The high volume created by the long-span precast concrete double tees and insulated, precast concrete walls in the multi-use gymnasium provided an additional benefit – this allowed integration of a Level 2, cantilevered, three-lane running track off the walls. This also created a looped viewing platform for the athletic activities on ground level.

Spacer Image

Weathering the storm.

Utilizing a total precast solution allowed for key challenges to be minimized from the start, including unknown weather delays. With erection taking place in the brunt of Colorado’s extreme and uncertain winter, the team prepared accordingly. Although, no one would anticipate the unprecedented historic Bomb Cyclone and vicious winds, the project team successfully managed weather impacts with thoughtful site management and logistics.

The unpredictability of Colorado’s winter weather played a starring role during the precast structural and façade erection. A trifecta of wind, below freezing temperatures and accumulating snow, and the 2019 Bomb Cyclone inevitably caused havoc. Ninety miles per hour winds and heightened safety concerns caused a three-day project halt. However, precast concrete is produced off site, production continued in the plant which allowed for advanced planning and preparation for rapid product delivery to the site when the historic storm had passed. Once conditions on site were deemed safe, building components arrived just-in-time, playing an important role in allowing the project to quickly get back on track and eliminated additional schedule delays and other on-site conflicts.

Spacer Image

Innovations benefiting the future.

Not only was precast concrete utilized to construct the core and shell of the building it also contributed to the mitigation of the site’s highly expansive soils at the locker rooms. Excavation of an additional 6 feet created a crawl space that was topped with 40” deep precast concrete double tee flooring. The heated area allowed for suspended, sloping plumbing, which let the soil naturally expand and not impact utilities. Precast eliminated the complex option of direct burying utilities, which in turn prevents future disruption and protects the hanging piping while providing convenient access for maintenance and repairs.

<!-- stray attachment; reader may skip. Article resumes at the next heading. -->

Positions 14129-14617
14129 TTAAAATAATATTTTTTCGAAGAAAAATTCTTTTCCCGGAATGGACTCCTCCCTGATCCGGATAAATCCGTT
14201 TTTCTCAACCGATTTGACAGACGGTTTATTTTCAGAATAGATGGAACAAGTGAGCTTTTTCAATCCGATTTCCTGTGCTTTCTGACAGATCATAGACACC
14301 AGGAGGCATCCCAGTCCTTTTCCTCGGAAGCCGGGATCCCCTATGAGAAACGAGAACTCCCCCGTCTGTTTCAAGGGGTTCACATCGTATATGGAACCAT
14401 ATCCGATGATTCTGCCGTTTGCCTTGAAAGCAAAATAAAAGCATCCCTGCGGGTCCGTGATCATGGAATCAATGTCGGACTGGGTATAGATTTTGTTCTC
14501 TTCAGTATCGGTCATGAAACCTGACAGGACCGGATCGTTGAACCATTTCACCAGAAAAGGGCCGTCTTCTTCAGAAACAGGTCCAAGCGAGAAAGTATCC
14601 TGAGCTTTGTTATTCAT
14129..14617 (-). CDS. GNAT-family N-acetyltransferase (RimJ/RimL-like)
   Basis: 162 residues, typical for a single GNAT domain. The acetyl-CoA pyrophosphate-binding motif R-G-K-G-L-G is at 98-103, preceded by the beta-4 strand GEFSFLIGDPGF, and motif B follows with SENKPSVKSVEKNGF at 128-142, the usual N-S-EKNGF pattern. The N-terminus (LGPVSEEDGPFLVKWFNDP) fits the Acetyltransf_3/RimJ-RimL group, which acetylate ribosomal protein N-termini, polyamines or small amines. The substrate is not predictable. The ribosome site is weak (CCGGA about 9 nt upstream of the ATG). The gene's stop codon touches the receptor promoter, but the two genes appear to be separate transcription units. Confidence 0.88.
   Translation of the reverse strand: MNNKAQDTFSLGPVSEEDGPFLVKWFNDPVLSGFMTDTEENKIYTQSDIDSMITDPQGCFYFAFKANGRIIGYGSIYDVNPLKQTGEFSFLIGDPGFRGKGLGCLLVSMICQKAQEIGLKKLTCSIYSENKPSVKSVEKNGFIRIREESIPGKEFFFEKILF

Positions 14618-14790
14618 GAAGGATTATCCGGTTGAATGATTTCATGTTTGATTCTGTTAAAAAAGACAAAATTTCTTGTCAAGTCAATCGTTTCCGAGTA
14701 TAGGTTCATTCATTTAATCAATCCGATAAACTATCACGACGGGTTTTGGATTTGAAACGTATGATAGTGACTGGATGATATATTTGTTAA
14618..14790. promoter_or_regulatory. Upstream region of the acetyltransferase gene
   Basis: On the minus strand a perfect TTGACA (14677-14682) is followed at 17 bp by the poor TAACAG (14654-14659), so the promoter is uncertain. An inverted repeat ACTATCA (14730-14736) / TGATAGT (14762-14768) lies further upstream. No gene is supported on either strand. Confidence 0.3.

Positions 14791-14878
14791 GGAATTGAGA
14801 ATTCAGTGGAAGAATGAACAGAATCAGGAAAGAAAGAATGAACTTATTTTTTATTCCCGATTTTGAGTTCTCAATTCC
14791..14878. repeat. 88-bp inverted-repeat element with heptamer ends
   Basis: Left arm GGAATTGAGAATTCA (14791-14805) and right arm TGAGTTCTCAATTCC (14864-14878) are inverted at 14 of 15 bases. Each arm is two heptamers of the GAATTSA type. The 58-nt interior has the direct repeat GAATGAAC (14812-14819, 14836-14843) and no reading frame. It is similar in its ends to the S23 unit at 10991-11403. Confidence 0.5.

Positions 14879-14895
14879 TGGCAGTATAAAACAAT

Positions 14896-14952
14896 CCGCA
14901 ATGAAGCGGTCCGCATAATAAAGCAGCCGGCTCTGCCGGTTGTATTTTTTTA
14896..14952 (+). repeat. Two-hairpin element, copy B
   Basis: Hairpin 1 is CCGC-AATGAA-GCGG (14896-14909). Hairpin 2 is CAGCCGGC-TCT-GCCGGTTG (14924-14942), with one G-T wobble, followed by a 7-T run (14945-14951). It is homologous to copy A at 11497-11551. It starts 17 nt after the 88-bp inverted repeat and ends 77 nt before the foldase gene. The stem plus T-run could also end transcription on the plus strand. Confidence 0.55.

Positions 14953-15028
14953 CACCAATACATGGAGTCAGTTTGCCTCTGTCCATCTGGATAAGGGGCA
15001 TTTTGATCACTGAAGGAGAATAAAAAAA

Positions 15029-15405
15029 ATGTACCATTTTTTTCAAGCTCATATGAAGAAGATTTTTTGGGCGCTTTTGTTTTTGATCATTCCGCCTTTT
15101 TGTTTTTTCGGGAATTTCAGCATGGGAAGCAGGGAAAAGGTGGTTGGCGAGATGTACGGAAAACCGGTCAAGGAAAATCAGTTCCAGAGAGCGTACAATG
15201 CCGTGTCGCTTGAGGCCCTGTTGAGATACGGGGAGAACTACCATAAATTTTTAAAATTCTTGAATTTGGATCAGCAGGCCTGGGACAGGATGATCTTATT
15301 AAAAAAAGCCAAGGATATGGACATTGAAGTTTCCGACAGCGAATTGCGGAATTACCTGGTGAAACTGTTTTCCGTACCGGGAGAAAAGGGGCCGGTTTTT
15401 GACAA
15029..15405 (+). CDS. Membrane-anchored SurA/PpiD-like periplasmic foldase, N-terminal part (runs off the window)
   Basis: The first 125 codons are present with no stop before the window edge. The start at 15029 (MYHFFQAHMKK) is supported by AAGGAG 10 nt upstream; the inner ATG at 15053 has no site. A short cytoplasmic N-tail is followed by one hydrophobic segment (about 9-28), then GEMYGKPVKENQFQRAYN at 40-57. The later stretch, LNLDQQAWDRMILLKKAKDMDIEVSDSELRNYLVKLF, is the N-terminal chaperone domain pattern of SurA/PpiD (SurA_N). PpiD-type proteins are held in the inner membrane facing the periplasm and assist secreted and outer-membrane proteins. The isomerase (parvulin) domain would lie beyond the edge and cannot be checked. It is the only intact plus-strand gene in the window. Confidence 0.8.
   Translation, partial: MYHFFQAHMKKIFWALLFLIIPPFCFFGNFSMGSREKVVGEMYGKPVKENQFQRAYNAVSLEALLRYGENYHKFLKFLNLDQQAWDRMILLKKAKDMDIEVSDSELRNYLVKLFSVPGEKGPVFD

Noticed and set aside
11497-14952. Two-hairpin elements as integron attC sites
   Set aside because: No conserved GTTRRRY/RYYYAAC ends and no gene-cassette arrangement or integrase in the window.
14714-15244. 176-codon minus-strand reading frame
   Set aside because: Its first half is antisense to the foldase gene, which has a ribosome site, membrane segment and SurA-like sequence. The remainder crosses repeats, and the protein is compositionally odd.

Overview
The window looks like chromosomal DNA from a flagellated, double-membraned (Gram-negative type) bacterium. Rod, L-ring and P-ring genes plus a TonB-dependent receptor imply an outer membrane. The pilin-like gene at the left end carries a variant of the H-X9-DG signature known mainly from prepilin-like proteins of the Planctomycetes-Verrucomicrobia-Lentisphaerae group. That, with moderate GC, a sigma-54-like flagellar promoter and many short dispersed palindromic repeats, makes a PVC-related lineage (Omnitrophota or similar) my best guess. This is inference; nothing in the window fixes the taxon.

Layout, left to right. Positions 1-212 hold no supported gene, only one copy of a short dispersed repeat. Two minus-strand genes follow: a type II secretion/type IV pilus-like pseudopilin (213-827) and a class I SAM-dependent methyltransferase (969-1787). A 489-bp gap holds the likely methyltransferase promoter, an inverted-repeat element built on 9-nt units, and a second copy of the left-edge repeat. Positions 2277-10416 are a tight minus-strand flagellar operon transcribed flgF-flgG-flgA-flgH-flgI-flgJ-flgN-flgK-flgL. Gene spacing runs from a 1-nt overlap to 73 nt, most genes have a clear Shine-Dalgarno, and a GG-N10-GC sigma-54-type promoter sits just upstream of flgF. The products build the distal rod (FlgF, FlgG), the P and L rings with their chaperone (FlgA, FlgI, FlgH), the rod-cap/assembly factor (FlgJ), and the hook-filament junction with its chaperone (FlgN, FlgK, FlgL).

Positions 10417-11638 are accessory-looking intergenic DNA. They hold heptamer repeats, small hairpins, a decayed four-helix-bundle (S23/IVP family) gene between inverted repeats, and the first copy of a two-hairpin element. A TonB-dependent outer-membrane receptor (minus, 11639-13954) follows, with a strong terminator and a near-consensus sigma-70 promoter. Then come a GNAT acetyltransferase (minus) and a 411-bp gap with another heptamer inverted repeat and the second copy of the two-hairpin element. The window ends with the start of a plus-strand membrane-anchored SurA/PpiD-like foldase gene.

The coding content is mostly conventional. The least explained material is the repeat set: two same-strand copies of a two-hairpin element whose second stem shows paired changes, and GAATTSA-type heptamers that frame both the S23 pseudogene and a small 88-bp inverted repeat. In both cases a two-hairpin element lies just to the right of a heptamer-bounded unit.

With direction to design and build an energy efficient structure that exceeded ASHRAE 90.1 and International Energy Conservation Code requirements, insulated wall panels were used that had an R-Value of 17.4. Precast concrete insulated wall panels do not contain voids or cavities where moisture can collect, in the inherently high humidity natatorium spaces, mold and mildew growth are no longer a concern. The insulated precast concrete wall panels were reinforced with a carbon fiber grid system called C-GRID®. The C-GRID® system allowed for thinner precast sections and reduced the weight of the enclosure system and foundation sizing while significantly improving the insulation value of the walls. In addition, the mass of the gymnasium and fitness center’s walls help control sound transmission into the adjacent Senior Center.

This project was featured in the PCI ASCENT Fall 2022 edition - read now.